Identity in lockdown…”be who God created you to be…”

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Identity in lockdown…be who God created you to be…and find abundant life.

Sermon for Adel Parish Church, Easter 4.

John 10: 1 – 10

Well here I am – preaching to a computer screen again. Worrying that when all this is finally over I might only recognise your voices and not your faces! Also wondering whether you’ll all be turning up to worship in your pyjamas, or running gear…or perhaps still eating your breakfast…I suspect we are a rather different congregation to the one that used to meet in Adel Parish church at 10am on Sunday mornings.

Today’s gospel reading is, I think, about identity, about who we are, who we should be – and how we work that out.

And I think that in many ways working out who we are has lately become even more challenging. So much of our identity comes from how we fit into the world around us but suddenly large parts of that has been taken away.

With social activities stopped, our appearance is less relevant…and we can’t get to hairdressers or salons. The cars we’re so proud of are sitting unused; we can’t take our usual holidays. Work, paid and voluntary, has stopped or, for some, changed almost out of recognition. Many have lost part of their role as grandparents. In some ways it’s quite hard to know who we are.

The gospel gives us the picture of Jesus as our shepherd, calling us if only we can recognise his voice…and then of Jesus as a gate, the right gate we need to find and enter. But as our lives have shrunk – and the outside world become more distant – I was reminded of a saying from Catherine of Siena, whose feast day was on Wednesday. If you shared in Ruth’s Compline you will have heard it.

Catherine said, “Be who God created you to be, and you will set the world on fire.”

I love this, because it suggests to me that God has put our true identity within us, that we are called to find it, rather than create it.

After all – we hear right at the beginning of the bible that God created us ‘in his own image’. Not what we look like…I suspect there’s only Iain F-W amongst our congregation who could actually land a film role as God…but I believe we are like God in the potential we have to create, to dream, to love, to forgive.

“Be who God created you to be, and you will set the world on fire.”

I think it’s a good picture for these times when our worlds have shrunk. When confined to homes – with just close family, or alone – it’s good to remember that our identity comes from the God who created us – not from the world. It’s already within us – the challenge is to find it.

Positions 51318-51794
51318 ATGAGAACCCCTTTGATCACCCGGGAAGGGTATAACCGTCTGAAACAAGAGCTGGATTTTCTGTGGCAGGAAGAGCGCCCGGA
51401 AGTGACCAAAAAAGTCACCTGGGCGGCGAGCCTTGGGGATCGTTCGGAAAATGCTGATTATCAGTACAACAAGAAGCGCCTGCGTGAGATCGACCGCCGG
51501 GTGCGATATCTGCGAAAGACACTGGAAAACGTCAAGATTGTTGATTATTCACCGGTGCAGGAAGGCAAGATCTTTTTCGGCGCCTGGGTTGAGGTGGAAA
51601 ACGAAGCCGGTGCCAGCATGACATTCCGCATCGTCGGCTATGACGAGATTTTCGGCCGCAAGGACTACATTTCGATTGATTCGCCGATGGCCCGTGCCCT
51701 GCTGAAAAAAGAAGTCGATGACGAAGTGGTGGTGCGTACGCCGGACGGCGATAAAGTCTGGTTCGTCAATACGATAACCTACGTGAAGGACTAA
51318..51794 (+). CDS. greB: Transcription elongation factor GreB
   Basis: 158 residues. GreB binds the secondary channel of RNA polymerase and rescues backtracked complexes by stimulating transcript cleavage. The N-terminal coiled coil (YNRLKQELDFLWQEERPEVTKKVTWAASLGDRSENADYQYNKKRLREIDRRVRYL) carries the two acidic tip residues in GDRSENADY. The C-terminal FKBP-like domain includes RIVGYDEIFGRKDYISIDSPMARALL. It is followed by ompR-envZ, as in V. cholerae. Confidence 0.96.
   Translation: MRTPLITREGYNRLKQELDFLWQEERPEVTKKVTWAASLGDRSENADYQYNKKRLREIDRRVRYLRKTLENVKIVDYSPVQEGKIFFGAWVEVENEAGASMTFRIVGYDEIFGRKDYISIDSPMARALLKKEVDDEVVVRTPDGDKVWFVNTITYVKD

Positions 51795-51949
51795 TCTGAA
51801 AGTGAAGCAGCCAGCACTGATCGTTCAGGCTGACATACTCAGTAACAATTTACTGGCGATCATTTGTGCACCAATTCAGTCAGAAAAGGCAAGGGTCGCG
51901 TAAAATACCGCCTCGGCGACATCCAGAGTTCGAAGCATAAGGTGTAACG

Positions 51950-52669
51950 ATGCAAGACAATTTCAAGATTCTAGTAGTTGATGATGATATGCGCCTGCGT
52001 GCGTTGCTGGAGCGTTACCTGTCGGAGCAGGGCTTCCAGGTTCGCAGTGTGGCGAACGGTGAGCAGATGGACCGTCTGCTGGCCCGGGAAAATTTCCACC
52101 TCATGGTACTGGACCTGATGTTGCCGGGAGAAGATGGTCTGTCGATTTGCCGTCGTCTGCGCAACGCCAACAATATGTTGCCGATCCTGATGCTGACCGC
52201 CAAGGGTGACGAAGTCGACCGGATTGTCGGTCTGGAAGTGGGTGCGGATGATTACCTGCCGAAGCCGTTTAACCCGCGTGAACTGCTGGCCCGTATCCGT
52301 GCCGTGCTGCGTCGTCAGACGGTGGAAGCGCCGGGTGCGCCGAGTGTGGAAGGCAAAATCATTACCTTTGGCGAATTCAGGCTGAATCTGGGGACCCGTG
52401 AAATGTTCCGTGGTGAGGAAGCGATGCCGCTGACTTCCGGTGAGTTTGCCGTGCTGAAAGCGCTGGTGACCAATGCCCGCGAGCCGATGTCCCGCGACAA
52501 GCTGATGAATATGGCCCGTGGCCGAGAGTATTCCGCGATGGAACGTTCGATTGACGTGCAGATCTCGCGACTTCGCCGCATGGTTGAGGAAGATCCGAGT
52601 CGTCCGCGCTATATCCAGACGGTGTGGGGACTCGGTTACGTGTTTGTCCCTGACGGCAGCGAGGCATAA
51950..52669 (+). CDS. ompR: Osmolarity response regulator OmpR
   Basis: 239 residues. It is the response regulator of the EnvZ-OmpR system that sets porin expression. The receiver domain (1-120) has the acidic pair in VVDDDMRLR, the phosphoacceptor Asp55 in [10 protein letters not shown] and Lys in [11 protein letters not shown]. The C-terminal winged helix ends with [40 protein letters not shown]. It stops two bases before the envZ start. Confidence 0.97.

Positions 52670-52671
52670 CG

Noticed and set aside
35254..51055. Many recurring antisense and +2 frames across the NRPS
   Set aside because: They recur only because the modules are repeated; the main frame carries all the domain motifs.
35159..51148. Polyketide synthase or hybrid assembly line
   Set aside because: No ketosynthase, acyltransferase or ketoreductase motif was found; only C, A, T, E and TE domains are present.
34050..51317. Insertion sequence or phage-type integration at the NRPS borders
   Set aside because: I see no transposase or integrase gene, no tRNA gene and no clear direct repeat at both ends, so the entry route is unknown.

Some of us suddenly have much more time on our hands…and have found it a gift. I have heard of hobbies resurrected…of creative talents rediscovered. Many gardens are better tended than they have been for years – and we are experiencing the joy of sitting in them, just revelling in nature.

I know an awful lot of tidying and cleaning jobs that have been put off for years are finally getting done. And for some of us it may be a reminder of the clutter we can do without, or rediscovery of the people and treasures that once enriched our lives.

When I asked some children in our first ‘on-line’ Junior church what is good about ‘lock-down’ they almost all said, ‘more family time’. Are we rediscovering our identity as mothers, fathers, sons and daughters?

For some though, life seems busier than ever. If you’re struggling with looking after young children whilst you try to work from home, life must be very difficult.

And many of us are bewildered by how busy we feel. Apart from being very slow to work out the new technologies, I shouldn’t have lots more to do – yet it seems impossible to do everything I feel I ought. And I’ve heard the same from others. One of our congregation remarked in an email…”not sure quite why everything seems busier than normal.” I feel a little overwhelmed at times – and talking to others – I’m not alone.

I wonder whether that’s to do with disorientation, the loss of identities we’d constructed for ourselves. Perhaps this strange time holds a challenge to begin to work out who we really are…who God created us to be.

And I do think the answer is found partly within ourselves if we can begin to recognise it. At the end of today’s reading Jesus says, “I came that they may have life, and have it abundantly.”

What is it that gives us true, abundant life? That surely is where we find our identity. And when we’ve discovered that – the life will overflow to those around us. “Be who God created you to be, and you will set the world on fire.”

So in all this strange, busy, inaction…I’m trying to spend some time reflecting. In place of the things I can’t do, trying out some of the things I can…and seeing which bring life.

I’m thinking about what I miss and why. Resolving to spend more time on those things once it’s possible again.

I’m thinking about the things I’m quite glad not to be doing and wondering whether I should carry on with them once I can.

Perhaps this time of being closed off from the world we knew is a time for looking inwards and searching for the people God created us to be. And just as the sheep recognise the shepherd – we can recognise that person, because when we are that person we feel properly alive – with the life Jesus brings.

 

 

 

 

 

 

 

 

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